screen-shot-2016-09-17-at-8-42-14-pmIn episode 202, “Flicky-Flicky Thump-Thump,” Maura is forced to confront the emotional implications her ability to fulfill her sense of self has on her interpersonal relationships while engaging in digital penetration with her friend and ex-wife, Shelly. The scene is set in the bathroom of Shelly’s retirement condo, where the two once again live together. Shelly relaxes in the bathtub while Maura scrutinizes her image in the mirror, wearing a black bathing suit with synthetic breasts. Their conversation derails from Maura’s body image to a reflection on their previous life as husband and wife. While Shelly is enthusiastic to reflect on their sexual experiences together, Maura resists. Her expression shifts from the frown of a perfectionist, searching for physical flaws to one marred by pain and resentment. Even as she engages Shelly, Maura is emotionally disengaged from the experience. She glowers down at Shelly, ignorant to this in her ecstasy. While Maura can dress, walk, dine, and sleep as a woman, Shelly displays one pleasure Maura cannot know. Shelly, as per usual, is oblivious to her ignorance of Maura’s emotional needs. Afterward, Maura shakes off her feelings by wrapping herself in a kimono, checking her hair and replying to Shelly’s offers of reciprocation with a curt, “I’m good.” The sumptuous nature of the kimono’s material, for Maura, must patch the divide between giving and receiving pleasure and emotional fulfillment.


Despite the groundbreaking nature of a sex scene between two older women, one of whom has a penis, the continuously muddied waters of the relationship between Maura and Shelly are the focus of the scene rather than the mechanics of their sex. In an article for The New York Times Magazine, Emily Bobrow describes the Pfeffermans as a “loving family in which everyone seems uncomfortable in their skin.” Her observation, while not subversive, is true. The Pfeffermans’ discomfort with their evolving family dynamic is at the heart of the series’ intrigue. Thus, in order to propel a dynamic and engaging plot, Maura’s discomfort, physical and emotional, cannot be shied away from. The silent tension at the conclusion of the pivotal scene in “Flicky-Flicky Thump-Thump” exists solely because the writers chose to reject conversation of Maura’s genitals. The richness and depth of the tension, both emotional and sexual, stems from the decades of imbalance in Maura and Shelly’s former marriage. Maura’s actions are indicative of her weariness of giving all of herself to Shelly’s demands without the emotional reciprocation or attention she deserves. The episode’s power lies in its illustration of Maura’s life as complicated because of the typical strain of interpersonal relationships, not because of her transition.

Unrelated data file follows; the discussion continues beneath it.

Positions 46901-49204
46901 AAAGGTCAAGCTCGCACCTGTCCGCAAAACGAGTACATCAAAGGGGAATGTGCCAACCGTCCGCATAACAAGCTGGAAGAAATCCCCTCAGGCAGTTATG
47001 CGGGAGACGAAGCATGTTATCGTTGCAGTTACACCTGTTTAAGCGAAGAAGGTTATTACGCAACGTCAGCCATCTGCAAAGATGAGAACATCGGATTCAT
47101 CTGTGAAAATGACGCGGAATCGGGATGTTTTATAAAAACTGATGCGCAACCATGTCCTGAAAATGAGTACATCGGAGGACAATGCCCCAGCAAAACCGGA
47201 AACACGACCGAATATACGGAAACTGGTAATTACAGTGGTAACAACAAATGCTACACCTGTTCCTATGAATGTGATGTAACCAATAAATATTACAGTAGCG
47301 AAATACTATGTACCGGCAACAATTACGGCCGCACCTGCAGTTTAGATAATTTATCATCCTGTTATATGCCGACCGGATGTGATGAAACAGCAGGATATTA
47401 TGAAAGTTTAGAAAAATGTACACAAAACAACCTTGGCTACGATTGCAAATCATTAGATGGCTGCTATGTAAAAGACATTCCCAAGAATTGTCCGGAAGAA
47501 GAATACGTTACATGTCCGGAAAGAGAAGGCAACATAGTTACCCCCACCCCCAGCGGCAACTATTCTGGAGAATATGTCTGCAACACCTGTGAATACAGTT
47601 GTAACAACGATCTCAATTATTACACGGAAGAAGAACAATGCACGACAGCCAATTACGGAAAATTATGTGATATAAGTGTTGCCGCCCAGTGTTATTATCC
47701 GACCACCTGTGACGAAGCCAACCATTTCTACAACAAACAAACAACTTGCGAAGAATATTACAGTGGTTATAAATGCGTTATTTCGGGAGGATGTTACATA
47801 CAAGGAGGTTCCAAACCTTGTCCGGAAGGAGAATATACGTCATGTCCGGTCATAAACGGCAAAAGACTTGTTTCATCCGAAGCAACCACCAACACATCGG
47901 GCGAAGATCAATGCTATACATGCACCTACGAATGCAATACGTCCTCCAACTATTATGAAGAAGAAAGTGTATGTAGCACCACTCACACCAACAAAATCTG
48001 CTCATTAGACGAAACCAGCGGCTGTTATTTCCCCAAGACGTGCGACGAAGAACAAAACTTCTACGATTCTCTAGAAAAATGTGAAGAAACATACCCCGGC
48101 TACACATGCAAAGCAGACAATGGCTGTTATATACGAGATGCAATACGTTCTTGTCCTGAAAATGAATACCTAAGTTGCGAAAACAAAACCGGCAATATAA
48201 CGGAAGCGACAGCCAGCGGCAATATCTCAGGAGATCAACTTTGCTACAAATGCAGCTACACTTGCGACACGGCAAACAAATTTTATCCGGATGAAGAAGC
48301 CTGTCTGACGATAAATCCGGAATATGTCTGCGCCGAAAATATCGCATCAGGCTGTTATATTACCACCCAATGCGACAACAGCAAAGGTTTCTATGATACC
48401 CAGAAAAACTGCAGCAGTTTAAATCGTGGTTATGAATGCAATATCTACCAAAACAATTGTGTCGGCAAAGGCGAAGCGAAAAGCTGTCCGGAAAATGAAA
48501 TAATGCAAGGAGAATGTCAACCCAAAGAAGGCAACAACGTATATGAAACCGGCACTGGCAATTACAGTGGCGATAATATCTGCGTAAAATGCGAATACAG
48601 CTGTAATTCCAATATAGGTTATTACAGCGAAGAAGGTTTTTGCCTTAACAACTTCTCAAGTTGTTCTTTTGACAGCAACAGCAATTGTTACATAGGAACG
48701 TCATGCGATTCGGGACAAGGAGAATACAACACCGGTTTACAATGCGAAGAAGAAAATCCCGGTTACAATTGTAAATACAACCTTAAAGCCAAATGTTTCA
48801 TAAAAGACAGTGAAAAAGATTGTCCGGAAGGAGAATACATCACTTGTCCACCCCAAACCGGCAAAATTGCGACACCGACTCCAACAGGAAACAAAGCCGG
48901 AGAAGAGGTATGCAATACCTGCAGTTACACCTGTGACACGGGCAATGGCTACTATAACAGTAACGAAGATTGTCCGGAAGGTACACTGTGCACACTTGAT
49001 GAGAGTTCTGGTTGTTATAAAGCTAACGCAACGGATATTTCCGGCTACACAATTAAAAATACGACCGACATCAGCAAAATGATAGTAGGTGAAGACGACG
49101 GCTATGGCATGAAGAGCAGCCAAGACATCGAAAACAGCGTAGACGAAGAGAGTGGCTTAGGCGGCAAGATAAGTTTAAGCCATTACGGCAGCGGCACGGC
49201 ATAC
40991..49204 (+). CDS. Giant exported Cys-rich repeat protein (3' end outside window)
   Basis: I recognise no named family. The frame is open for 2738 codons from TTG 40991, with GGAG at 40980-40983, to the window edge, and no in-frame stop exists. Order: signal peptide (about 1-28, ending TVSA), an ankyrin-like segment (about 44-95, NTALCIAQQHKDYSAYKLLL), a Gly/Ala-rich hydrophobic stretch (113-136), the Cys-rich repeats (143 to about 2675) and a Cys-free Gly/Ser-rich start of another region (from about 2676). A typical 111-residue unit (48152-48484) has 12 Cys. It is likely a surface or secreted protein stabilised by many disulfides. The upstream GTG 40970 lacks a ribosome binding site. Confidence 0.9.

However, that the scene includes Maura’s hesitance to fully engage sexually with Shelly rather than allowing Shelly to reciprocate confronts some feminists’ argument to exclude trans-women. Trans-exclusionary radical feminists’ essentialist notion of womanhood excludes trans-women because of their genitals. While the voices of these feminists may not be the majority, their opinions are relevant in the modern conversation of trans* experiences’ place in a culture only beginning to accept that life exists beyond the gender binary. Michelle Goldberg encapsulates this in her article “What is a Woman?” for The New Yorker, when she addresses the seemingly anachronistic perspective of these women, “at a time when transgender rights are ascendant, radical feminists insist on regarding transgender women as men, who should not be allowed to use women’s facilities, such as public rest rooms, or to participate in events organized exclusively for women.” Thus, addressing what would have happened if Maura had decided to stay in the bathroom with Shelly becomes relevant. According to trans-exclusionary radical feminists, Maura is not a woman at all. However, her womanhood is the driving force for the inception of the series’ intrigue.